Given two (possibly identical) PGMs $M_1$ and $M_2$ defined over the same set of variables and a real number $q$, find an assignment of values to all variables such that the probability of the assignment is maximized w. r. t.
The explanations generated by these simplified models, however, might not accurately justify and be truthful to the model.
Experiments on the benchmark Friends & Smokers domain show that our ap- proach results in significantly higher accuracies compared to existing methods when testing on domains whose sizes different from those seen during training.
Lifted inference reduces the complexity of inference in relational probabilistic models by identifying groups of constants (or atoms) which behave symmetric to each other.
We propose a simple and easy to implement neural network compression algorithm that achieves results competitive with more complicated state-of-the-art methods.
Recently, there has been growing interest in methods that perform neural network compression, namely techniques that attempt to substantially reduce the size of a neural network without significant reduction in performance.
Event coreference resolution is a challenging problem since it relies on several components of the information extraction pipeline that typically yield noisy outputs.
Due to the intractable nature of exact lifted inference, research has recently focused on the discovery of accurate and efficient approximate inference algorithms in Statistical Relational Models (SRMs), such as Lifted First-Order Belief Propagation.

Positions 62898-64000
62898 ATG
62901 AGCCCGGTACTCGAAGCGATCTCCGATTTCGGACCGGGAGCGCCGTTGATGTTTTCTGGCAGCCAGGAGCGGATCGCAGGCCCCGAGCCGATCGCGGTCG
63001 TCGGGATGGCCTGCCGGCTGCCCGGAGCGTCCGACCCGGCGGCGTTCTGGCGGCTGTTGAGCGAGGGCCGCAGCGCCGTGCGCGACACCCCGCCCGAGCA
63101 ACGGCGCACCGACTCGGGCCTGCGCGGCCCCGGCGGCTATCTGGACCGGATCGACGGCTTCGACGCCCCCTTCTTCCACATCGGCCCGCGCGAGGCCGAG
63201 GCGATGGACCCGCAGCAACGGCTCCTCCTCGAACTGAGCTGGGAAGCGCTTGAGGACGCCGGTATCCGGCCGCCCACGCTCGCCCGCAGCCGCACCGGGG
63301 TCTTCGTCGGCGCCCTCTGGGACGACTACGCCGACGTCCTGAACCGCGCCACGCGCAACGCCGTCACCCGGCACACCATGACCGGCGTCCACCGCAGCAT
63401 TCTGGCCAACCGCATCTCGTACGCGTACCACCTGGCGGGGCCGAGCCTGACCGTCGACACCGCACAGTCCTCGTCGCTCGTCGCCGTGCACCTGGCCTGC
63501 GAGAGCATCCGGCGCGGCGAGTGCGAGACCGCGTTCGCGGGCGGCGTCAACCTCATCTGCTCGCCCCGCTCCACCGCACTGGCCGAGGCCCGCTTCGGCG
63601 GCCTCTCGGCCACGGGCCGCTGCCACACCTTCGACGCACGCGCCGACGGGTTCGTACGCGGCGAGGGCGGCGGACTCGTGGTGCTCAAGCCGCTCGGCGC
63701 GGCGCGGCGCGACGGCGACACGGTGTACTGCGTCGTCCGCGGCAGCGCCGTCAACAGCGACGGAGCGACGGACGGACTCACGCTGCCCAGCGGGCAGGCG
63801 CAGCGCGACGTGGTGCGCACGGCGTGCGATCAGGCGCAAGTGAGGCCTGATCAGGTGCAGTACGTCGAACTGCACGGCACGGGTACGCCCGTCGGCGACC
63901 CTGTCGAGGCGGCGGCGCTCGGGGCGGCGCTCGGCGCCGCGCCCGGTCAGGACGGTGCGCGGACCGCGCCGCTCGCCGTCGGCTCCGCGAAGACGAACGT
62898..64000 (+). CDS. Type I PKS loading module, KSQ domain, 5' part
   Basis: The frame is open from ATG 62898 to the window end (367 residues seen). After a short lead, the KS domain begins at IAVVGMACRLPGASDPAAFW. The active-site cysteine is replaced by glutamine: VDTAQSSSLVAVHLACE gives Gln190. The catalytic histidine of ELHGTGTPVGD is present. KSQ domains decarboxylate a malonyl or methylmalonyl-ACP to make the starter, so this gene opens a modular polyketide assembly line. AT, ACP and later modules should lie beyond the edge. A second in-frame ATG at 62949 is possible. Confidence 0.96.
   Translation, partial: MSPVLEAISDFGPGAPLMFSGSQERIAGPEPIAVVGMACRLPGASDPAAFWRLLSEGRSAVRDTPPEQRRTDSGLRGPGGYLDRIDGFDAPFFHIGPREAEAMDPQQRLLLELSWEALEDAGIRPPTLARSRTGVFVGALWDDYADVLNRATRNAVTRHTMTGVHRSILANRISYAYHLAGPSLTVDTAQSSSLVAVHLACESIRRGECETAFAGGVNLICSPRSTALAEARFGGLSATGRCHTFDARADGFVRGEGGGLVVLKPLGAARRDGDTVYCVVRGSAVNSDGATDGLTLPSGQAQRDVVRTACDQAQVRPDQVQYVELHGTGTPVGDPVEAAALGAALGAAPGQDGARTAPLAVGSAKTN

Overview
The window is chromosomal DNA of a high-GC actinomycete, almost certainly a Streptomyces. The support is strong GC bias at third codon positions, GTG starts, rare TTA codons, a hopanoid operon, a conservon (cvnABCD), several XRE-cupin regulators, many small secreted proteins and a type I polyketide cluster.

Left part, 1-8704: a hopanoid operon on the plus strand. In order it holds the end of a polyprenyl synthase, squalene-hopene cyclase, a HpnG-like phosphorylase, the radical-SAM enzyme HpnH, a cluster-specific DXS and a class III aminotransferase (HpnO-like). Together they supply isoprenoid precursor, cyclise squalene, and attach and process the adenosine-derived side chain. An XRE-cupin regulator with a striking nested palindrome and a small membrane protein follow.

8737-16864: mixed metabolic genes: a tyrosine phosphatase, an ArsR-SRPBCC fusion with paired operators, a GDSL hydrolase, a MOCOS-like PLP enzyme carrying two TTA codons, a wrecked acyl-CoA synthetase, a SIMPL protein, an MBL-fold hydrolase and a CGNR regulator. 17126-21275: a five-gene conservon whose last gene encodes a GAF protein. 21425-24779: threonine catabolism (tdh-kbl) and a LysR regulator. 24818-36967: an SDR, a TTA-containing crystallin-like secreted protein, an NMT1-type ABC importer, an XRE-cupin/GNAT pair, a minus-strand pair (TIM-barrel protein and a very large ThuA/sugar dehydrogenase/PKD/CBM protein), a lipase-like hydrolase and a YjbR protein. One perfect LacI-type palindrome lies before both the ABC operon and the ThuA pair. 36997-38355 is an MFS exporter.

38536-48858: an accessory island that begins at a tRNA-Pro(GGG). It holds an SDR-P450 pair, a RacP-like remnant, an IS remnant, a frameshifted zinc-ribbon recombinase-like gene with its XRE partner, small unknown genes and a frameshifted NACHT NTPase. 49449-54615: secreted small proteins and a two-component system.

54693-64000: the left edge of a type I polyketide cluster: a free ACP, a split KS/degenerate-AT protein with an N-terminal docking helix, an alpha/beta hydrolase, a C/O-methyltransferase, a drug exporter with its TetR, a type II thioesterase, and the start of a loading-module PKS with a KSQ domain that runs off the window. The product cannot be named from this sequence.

We present SGDPLL(T), an algorithm that solves (among many other problems) probabilistic inference modulo theories, that is, inference problems over probabilistic models defined via a logic theory provided as a parameter (currently, propositional, equalities on discrete sorts, and inequalities, more specifically difference arithmetic, on bounded integers).
The paper investigates parameterized approximate message-passing schemes that are based on bounded inference and are inspired by Pearl's belief propagation algorithm (BP).
In this paper, we present structured message passing (SMP), a unifying framework for approximate inference algorithms that take advantage of structured representations such as algebraic decision diagrams and sparse hash tables.
Our dynamic algorithm periodically updates the partitioning into blocked and collapsed variables by leveraging correlation statistics gathered from the generated samples and enables rapid mixing by blocking together and collapsing highly correlated variables.
Statistical relational learning models combine the power of first-order logic, the de facto tool for handling relational structure, with that of probabilistic graphical models, the de facto tool for handling uncertainty.
Lifted inference algorithms for representations that combine first-order logic and probabilistic graphical models have been the focus of much recent research.